The report did reveal, however, that two patients who attempted to take the supposedly lethal drugs did not die. The reports' sparse information states that one person regained consciousness within 24 hours and died of the underlying illness five days later, a second person regained consciousness three days after ingestion of the drugs and died of the underlying illness three months later. Vomiting was reported in both people. These drugs are not easy to take and swallow; they are very bitter and foul-tasting.

Why did the report not provide more information regarding these two unsuccessful suicides? Why did the report fail to detail why these two people chose not to repeat the overdose?

Perhaps the two patients found the experience less pleasant than promoters of doctor-assisted suicide led them to believe. The individuals and their family and friends probably had a harrowing time dealing with those unsuccessful suicides.

It seems strange to live in a society where a failed suicide is considered to be unsuccessful and an accomplished suicide is considered a success.

Why did only one of the 65 people reported to have taken their lives with the drugs have a psychiatric or psychological referral? Researchers at Oregon Health & Sciences University reported in 2008 that 25 percent of patients requesting doctor-assisted suicide were considered to be depressed. There continues to be no protection for depressed patients in the process.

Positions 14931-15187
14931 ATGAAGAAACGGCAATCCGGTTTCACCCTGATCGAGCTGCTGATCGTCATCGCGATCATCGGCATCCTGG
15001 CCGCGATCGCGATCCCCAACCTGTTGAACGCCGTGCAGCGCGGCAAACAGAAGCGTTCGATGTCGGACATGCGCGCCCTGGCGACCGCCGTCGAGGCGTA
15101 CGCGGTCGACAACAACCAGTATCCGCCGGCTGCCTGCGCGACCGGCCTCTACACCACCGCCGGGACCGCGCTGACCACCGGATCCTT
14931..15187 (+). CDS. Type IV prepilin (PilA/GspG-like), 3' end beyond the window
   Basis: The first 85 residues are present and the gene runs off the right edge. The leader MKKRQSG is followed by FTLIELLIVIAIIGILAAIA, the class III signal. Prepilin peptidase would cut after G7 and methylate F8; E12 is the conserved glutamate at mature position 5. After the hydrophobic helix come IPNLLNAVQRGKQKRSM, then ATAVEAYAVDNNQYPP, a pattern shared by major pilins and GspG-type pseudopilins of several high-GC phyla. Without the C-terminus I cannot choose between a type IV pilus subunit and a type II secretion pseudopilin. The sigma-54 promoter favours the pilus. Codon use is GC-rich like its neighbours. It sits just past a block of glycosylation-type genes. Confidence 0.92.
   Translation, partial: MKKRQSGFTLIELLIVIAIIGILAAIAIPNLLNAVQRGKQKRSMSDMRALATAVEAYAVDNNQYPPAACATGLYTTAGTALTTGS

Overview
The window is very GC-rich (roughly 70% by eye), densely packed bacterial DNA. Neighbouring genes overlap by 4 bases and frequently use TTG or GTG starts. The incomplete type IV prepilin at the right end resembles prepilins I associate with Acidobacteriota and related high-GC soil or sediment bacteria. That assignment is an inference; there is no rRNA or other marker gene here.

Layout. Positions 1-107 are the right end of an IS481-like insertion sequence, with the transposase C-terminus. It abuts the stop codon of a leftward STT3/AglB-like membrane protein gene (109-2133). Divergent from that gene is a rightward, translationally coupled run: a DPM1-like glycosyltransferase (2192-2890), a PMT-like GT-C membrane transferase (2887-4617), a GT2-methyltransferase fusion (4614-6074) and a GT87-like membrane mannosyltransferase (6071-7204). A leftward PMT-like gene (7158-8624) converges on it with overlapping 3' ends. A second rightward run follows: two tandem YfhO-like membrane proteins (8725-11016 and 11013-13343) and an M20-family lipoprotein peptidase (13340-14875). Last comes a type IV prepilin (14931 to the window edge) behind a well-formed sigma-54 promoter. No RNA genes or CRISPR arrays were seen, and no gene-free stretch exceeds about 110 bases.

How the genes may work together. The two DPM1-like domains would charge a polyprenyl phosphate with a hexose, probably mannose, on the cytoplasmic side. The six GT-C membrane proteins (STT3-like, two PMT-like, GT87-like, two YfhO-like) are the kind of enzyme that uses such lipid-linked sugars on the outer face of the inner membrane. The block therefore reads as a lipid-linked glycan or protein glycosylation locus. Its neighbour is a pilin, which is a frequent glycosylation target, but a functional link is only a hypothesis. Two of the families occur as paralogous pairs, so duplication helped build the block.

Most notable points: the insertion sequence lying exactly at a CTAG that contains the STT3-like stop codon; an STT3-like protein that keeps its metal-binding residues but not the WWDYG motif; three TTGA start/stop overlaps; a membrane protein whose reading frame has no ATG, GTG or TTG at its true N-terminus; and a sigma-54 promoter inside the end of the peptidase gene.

Why, according to the state's report, was a doctor present for only six people when the drugs were taken and when death occurred? Why are Oregon's doctors distancing themselves from the final fatal act? Is it because of the significant personal emotional toil that occurs when doctors prescribe lethal drugs?

The report lists that there was "unknown information" for 50 to 70 percent of deaths for the following categories: whether the doctor was present when the drugs were ingested, if there were complications, if emergency services were called, and the time between ingestion to unconsciousness and to death.

When such a substantial proportion of important information is unknown and with much incomplete information, how are we to know what is really happening with doctor-assisted suicide in Oregon?

The state's report appears to be perfunctory and does little to relieve the concerns regarding the dangers of doctor-assisted suicide in Oregon.

Kenneth R. Stevens is a Sherwood physician.

Thursday, February 10, 2011

Bill to legalize assisted suicide defeated in the Montana Judiciary Committee

Congratulations to everyone who worked in coalition to successfully defeat Senator Anders Blewett's bill SB 167 by a vote of 7 - 5 in the Montana Senate Judiciary Committee. SB 167 would have legalized assisted suicide in Montana.

Senator Greg Hinkle's - Elder Abuse Prevention Act - Bill SB 116, will reverse the Baxter court decision and prohibit assisted suicide in Montana will go to a vote soon.

I was told that the majority of the Montana Senators oppose assisted suicide, but many of them are unsure of where Montana citizens stand on the issue of assisted suicide.

A few Montana Senators have suggested that they oppose assisted suicide but thought that it was acceptable to maintain the status quo.